developments, and increasing concerns about the GoA's lack of access
to sufficient funds to cover spiking debt payment obligations during
2009 and 2010, pushed it up on their agenda. Cabinet Chief Sergio
Massa (who was head of ANSES from 2002 to 2007) and his close
associate, current ANSES Director Amado Boudou, originated and
developed the specific idea to nationalize the private pension
system. However, former President Nestor Kirchner is reputed to
have focused GoA attention on the nationalization concept by
regularly asking for ideas to get more money into the public coffers
to meet financing needs over the next several years, both for debt
payments and to continue subsidies and public works in advance of
the 2009 midterm elections. While Boudou, in recent interviews with
media, stated that the GoA plans to use AFJP resources for public
works and not directly for debt payments, budget monies are


BUENOS AIR 00001475 002 OF 005

Weak AFJP response

5. (SBU) As reported in Ref B on the concerns of the only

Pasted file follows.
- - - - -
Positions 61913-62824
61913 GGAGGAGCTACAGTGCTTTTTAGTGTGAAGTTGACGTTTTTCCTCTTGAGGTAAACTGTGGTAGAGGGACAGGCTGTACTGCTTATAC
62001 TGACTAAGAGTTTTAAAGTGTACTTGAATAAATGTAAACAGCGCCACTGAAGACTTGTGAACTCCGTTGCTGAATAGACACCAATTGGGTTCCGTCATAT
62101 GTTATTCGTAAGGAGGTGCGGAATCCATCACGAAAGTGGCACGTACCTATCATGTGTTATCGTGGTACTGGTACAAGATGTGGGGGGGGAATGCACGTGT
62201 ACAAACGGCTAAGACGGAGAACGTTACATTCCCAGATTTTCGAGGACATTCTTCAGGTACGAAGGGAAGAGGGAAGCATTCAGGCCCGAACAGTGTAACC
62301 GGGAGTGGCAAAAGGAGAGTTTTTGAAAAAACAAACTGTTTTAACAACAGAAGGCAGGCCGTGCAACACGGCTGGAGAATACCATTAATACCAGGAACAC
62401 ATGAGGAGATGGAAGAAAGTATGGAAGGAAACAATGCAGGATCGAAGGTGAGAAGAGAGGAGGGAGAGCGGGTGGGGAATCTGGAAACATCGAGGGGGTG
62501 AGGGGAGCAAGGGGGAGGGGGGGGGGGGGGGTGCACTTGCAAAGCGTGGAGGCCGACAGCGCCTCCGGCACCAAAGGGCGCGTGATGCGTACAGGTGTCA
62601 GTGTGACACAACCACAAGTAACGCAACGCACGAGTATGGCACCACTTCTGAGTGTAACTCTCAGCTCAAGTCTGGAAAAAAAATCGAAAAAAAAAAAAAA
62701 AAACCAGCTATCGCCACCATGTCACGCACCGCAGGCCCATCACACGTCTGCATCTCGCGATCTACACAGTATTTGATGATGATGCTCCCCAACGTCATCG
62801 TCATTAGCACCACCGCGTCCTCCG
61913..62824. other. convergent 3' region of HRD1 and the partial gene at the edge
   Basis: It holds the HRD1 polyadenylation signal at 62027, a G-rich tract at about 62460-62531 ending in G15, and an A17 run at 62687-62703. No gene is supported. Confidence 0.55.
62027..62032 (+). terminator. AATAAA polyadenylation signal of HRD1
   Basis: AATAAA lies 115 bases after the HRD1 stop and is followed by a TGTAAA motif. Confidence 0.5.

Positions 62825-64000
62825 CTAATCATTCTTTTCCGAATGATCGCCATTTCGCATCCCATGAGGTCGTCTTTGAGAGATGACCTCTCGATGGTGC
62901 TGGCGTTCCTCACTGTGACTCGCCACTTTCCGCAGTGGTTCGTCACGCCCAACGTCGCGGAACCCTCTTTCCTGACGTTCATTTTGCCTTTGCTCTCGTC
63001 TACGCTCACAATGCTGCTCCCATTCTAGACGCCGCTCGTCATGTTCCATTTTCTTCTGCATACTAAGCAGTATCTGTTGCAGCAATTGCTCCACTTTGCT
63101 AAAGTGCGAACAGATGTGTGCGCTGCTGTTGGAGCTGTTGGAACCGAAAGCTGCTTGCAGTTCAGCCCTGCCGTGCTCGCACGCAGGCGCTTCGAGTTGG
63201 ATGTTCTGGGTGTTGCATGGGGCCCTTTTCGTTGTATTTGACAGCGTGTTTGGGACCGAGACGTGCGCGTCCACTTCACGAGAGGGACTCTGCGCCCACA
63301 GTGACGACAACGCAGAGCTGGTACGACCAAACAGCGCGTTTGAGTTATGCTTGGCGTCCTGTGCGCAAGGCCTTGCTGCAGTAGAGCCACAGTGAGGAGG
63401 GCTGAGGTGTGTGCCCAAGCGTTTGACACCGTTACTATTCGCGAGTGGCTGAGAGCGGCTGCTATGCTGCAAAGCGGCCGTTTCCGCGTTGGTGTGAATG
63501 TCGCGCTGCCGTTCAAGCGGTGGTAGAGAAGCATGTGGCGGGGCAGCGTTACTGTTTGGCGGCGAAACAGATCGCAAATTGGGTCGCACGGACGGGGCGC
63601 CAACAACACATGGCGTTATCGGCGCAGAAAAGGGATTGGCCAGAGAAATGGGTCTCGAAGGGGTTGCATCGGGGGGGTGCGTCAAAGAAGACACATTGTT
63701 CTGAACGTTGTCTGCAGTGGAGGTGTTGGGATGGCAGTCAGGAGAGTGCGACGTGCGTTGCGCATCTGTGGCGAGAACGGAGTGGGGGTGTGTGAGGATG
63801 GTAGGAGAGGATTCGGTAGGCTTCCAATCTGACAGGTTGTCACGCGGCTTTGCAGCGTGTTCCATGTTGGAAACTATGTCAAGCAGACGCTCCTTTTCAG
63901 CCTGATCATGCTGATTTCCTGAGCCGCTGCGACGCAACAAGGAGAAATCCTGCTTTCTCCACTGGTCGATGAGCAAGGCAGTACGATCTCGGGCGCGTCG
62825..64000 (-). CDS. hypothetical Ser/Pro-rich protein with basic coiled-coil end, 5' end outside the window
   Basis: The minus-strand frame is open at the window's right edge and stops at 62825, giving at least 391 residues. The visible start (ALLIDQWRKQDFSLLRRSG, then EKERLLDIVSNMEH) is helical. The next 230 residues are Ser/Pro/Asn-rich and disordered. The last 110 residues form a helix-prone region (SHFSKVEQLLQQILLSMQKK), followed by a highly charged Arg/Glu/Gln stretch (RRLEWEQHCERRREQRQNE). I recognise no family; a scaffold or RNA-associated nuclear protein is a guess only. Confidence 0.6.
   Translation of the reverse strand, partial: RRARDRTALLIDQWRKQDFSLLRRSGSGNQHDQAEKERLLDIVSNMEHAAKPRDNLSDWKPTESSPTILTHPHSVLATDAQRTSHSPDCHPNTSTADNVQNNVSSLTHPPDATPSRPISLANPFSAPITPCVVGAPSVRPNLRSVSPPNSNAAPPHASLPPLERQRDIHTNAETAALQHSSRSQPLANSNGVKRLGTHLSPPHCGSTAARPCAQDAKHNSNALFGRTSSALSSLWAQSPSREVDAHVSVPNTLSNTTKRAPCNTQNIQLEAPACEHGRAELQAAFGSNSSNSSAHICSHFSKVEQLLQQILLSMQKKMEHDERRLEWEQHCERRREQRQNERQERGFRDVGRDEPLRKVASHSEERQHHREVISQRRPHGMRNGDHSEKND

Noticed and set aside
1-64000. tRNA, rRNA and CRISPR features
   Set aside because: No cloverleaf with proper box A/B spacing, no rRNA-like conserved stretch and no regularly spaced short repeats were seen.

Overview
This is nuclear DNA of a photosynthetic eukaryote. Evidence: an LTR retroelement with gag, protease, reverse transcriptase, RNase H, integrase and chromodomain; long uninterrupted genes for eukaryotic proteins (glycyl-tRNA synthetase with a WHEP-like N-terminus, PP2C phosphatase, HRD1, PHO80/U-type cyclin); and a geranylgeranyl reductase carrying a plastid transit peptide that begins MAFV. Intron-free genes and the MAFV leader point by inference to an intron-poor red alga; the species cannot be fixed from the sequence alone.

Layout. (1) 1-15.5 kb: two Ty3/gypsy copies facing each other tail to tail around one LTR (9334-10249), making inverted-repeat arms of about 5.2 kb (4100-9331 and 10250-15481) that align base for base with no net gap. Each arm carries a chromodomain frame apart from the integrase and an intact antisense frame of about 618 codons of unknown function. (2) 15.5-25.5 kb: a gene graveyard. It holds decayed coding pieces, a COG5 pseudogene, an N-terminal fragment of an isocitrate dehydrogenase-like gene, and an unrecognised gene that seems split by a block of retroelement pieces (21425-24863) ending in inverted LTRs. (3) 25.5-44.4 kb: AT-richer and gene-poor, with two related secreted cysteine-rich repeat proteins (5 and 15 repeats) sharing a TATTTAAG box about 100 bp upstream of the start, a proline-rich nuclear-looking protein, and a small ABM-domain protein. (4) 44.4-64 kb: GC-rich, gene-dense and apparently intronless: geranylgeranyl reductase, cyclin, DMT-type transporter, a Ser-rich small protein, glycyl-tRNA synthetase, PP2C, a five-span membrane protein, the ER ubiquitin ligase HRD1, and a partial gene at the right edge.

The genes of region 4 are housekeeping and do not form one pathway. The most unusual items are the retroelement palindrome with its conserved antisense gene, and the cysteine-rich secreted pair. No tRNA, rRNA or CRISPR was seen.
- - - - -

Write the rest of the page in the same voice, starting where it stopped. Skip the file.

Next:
U.S.-controlled AFJP (MetLife), the AFJPs as a group have not
reacted strongly against the initiative. Indeed, AFJP contacts tell
Post that there is a fierce debate ongoing between those few AFJPs
that want to pursue a confrontational approach and the majority that
are worn down by GoA interference in their businesses and just want
to negotiate an acceptable exit. This resignation has been
compounded by the aggressive judicial raids an Argentine judge
ordered last week on all the AFJPs (reportedly at the request of the
Casa Rosada).

6. (SBU) The ostensible purpose of the raids was to secure computer
systems and information and check for fraudulent practices.